Health Staff Help Families Make Big Changes
“I’m not going to do hard work and I’m going to eat more!” Just 10 weeks after her first nutrition counseling training, Nurse Minda was already seeing the positive results of her new skills.
Health care workers in Laos, like Minda, have been emphasizing the importance of breastfeeding, diverse diets, rest and good hygiene for pregnant women for many years but poor nutrition-sensitive behaviors remain widespread. Despite a record of rapid economic growth in Laos, the country currently suffers some of the highest rates of child and maternal mortality and malnutrition in Southeast Asia. Malnutrition is the single largest underlying cause of child mortality in Laos, contributing to almost 60% of all child deaths. Undernourished children have an increased risk of mortality, more illness, delayed development and poorer school performance.
(Midwives and nurses role play counseling scenarios during training to hone their skills.)
In 2017, USAID, the Government of Laos, and Save the Children, began working together to improve the quality of nutrition services provided at local health centers and hospitals in Khammouane and Savanakhet provinces through the USAID Nurture project, funded by the United States Agency for International Development. Initial research found that people were aware of good nutritional practices but felt unable to make changes. The research also uncovered that health care workers were frustrated by their inability to convince families to improve their behaviors.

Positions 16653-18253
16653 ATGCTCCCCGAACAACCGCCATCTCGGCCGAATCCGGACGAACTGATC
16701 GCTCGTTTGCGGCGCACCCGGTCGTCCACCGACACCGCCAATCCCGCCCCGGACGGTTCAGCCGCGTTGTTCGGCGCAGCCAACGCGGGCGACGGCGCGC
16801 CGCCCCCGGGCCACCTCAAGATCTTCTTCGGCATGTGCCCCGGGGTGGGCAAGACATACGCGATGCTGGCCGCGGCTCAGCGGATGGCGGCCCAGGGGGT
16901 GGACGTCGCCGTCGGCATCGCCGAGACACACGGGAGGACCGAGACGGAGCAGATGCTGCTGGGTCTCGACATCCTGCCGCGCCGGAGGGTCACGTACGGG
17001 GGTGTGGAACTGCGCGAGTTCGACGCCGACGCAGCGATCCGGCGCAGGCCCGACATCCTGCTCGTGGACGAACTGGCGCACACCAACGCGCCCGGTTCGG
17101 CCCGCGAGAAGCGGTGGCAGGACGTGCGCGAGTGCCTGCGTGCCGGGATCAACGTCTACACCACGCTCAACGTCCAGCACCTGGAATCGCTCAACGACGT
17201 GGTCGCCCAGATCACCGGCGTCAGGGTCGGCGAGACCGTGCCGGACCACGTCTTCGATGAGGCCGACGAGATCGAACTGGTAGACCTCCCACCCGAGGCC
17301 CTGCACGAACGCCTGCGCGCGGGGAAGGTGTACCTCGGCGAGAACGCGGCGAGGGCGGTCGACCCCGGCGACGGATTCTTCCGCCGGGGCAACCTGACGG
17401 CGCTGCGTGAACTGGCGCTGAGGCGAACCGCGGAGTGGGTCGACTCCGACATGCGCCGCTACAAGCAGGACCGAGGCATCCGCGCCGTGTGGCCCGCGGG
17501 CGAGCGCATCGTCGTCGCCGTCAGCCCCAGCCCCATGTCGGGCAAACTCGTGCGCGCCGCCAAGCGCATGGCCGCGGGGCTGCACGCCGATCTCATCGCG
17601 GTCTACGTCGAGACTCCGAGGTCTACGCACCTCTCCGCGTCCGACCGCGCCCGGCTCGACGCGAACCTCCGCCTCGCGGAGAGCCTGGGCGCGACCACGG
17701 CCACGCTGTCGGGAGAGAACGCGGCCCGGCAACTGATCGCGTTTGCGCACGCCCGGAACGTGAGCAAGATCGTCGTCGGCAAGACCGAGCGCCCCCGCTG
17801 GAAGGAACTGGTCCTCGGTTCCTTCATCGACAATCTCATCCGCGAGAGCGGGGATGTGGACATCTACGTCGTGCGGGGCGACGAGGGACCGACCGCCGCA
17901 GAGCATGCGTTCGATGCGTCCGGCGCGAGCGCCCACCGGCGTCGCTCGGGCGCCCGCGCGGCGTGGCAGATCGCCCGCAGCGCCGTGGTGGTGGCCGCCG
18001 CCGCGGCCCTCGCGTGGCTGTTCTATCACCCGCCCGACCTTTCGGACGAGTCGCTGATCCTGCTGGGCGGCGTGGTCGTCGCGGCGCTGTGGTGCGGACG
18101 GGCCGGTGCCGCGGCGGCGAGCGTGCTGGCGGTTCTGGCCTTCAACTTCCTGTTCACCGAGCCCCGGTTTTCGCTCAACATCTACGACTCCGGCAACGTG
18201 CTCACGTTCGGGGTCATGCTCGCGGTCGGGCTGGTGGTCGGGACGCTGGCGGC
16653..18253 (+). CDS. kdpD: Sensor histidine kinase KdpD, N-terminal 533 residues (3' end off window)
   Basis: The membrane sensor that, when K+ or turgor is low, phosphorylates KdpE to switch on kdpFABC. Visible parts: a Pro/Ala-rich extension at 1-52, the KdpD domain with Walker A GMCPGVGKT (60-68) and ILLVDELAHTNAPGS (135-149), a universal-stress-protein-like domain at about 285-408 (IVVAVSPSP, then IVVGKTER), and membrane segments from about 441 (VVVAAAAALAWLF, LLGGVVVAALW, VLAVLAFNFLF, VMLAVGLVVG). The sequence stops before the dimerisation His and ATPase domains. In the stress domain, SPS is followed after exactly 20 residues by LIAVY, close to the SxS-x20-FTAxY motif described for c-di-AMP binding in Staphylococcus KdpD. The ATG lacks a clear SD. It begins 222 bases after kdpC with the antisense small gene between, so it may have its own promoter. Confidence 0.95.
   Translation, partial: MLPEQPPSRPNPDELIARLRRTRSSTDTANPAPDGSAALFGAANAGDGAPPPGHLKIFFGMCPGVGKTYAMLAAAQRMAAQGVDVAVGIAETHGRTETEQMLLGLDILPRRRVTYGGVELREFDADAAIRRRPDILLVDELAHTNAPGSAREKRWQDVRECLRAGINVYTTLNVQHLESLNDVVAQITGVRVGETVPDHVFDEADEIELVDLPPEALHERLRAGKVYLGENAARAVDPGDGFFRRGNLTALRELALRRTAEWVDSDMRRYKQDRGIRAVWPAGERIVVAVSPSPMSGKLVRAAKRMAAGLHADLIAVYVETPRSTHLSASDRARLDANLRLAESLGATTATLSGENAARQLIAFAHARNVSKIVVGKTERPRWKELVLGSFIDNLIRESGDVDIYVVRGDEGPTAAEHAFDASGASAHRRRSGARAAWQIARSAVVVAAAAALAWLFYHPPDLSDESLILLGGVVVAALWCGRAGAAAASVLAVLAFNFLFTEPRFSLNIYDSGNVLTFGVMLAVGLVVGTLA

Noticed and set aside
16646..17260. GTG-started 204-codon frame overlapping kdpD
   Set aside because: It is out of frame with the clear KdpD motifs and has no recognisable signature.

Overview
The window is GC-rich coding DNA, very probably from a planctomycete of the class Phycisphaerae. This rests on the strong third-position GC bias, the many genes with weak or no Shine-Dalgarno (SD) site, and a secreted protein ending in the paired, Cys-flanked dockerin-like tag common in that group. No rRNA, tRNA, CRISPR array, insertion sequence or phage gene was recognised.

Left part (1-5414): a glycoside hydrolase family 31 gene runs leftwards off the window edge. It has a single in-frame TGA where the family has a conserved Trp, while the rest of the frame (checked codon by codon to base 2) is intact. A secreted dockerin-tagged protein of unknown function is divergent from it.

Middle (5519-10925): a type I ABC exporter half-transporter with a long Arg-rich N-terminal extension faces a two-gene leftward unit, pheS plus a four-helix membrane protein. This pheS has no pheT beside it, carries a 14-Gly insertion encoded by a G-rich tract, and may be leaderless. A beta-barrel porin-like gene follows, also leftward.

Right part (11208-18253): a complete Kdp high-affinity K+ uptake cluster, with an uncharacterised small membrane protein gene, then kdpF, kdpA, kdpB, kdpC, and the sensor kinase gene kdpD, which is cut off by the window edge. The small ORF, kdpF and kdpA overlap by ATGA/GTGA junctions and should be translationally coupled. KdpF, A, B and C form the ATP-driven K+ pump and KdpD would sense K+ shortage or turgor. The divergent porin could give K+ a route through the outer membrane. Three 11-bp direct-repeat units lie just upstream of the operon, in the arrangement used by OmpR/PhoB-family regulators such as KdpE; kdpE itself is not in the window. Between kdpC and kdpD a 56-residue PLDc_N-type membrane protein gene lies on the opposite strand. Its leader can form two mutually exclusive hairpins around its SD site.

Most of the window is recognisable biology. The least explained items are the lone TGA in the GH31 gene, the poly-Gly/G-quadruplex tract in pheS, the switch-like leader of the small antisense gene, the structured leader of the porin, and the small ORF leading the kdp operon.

USAID Nurture worked with the Lao Ministry of Health to develop a National Social and Behavior Change Communication plan that reflected the research findings tailored to the local communities. USAID Nurture partnered with the Ministry of Health’s Center for Information and Education for Health to develop a new in-service training program to enable staff to use the key elements in the plan that were related to the training program. The three-module skill building course enables health staff to provide practical, targeted counseling for the 1,000 days (from conception to age 2) window of opportunity for lasting nutrition. Health care workers learn key counseling competencies they can apply in all areas of their work and learn how to help clients choose effective but doable actions that have large payoffs.
“Before I would talk a long time,” said Minda, “But this time I used what I learned to find the most critical nutrition issue for the mom. We discussed it and made a plan together.” When women return for follow up visits, Minda sees them keeping to their plans and staying healthier throughout their pregnancies.
The U.S. Agency for International Development sponsored “Nurture” (USAID Nurture) project focuses on improving the nutritional status of women and children to reduce child stunting in targeted areas of Laos. This three-year project works to improve community and household nutrition, water, sanitation and hygiene practices.
Despite strong economic growth, Laos still experiences some of the highest rates of child and maternal mortality and malnutrition in Southeast Asia. Lao children remain some of Asia’s most undernourished with national rates of stunting (low height for age) at 44 percent and 27 percent of children are underweight. The project uses two strategies applied primarily through community-based health workers and local village authorities.